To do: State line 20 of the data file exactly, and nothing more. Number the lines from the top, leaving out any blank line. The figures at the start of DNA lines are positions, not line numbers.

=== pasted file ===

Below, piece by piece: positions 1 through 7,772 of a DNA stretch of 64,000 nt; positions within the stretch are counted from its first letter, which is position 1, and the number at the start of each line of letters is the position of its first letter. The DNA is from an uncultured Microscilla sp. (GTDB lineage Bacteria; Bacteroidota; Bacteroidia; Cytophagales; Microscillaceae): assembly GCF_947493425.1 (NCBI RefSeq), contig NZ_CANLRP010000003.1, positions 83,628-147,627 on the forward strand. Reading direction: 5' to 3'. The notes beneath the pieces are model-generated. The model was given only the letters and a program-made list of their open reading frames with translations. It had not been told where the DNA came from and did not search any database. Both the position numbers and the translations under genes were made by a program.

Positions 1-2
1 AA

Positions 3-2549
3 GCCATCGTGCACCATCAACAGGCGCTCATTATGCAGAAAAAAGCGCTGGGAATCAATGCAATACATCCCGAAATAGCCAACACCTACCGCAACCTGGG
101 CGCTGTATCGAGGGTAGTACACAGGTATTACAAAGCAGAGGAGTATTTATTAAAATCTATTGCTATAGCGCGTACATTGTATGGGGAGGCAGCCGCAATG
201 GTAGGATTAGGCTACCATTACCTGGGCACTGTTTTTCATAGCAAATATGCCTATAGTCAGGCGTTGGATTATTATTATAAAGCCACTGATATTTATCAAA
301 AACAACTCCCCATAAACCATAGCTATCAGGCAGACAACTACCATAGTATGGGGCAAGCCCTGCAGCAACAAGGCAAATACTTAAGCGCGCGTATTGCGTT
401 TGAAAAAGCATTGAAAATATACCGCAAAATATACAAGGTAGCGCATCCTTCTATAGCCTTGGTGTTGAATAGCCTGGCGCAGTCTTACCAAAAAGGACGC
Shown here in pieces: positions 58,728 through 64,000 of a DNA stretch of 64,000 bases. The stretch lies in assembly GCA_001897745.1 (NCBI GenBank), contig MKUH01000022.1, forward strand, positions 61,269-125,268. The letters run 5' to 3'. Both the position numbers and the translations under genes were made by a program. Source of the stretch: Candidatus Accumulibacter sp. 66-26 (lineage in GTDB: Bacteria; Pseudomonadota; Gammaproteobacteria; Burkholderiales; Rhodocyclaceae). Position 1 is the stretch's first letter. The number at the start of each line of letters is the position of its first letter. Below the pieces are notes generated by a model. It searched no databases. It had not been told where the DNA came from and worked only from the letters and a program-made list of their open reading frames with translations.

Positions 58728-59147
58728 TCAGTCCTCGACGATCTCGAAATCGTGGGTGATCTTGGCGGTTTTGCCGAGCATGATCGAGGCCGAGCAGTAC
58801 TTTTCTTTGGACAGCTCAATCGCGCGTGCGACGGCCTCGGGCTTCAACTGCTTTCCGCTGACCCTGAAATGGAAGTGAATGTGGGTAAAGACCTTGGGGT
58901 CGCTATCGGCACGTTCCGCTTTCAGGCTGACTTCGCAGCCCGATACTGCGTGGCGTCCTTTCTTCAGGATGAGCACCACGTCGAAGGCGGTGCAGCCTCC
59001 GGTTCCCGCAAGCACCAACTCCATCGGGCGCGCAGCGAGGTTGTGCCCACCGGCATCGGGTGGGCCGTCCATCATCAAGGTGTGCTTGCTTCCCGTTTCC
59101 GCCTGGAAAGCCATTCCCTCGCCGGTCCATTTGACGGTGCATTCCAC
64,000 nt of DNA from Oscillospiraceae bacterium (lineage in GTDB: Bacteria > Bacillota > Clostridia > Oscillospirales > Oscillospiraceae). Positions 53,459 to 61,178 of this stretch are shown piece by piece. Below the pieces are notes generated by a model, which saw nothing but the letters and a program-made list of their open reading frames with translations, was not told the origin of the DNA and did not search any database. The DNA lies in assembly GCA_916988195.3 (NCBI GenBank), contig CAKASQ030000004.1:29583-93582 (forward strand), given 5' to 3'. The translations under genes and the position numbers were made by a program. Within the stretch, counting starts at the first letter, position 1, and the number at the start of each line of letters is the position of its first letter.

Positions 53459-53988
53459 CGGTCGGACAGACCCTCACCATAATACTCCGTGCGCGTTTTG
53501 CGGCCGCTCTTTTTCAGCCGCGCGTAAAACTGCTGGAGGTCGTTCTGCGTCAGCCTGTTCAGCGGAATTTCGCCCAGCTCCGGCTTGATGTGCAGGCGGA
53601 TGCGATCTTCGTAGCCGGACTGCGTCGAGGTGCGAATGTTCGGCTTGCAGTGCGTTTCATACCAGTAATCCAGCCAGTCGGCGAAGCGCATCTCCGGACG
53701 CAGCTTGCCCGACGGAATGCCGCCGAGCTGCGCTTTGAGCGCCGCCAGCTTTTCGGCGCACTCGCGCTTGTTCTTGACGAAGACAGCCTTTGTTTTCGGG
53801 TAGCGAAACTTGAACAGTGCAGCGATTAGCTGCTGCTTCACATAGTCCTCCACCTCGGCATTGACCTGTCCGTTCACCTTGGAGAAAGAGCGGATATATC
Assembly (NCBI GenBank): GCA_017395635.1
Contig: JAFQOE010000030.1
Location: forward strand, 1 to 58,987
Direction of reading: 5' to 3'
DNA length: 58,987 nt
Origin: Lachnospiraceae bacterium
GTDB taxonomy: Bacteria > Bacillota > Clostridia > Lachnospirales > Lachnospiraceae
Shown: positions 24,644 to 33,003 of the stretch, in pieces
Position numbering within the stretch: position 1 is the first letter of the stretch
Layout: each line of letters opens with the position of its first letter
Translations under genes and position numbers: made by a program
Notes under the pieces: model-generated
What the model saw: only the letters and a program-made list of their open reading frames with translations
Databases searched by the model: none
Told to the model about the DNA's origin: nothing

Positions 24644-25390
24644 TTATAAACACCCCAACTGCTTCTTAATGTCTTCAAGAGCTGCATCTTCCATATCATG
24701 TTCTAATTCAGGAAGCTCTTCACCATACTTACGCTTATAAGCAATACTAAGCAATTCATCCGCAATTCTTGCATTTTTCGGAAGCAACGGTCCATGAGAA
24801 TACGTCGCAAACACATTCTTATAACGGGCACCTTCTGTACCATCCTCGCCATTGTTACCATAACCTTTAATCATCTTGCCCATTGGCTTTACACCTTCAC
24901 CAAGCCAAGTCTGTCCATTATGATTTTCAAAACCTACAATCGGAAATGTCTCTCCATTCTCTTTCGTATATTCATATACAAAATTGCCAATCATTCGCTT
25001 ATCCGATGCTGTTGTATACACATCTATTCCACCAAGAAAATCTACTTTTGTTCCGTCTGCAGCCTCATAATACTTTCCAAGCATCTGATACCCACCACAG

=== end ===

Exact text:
53501 CGGCCGCTCTTTTTCAGCCGCGCGTAAAACTGCTGGAGGTCGTTCTGCGTCAGCCTGTTCAGCGGAATTTCGCCCAGCTCCGGCTTGATGTGCAGGCGGA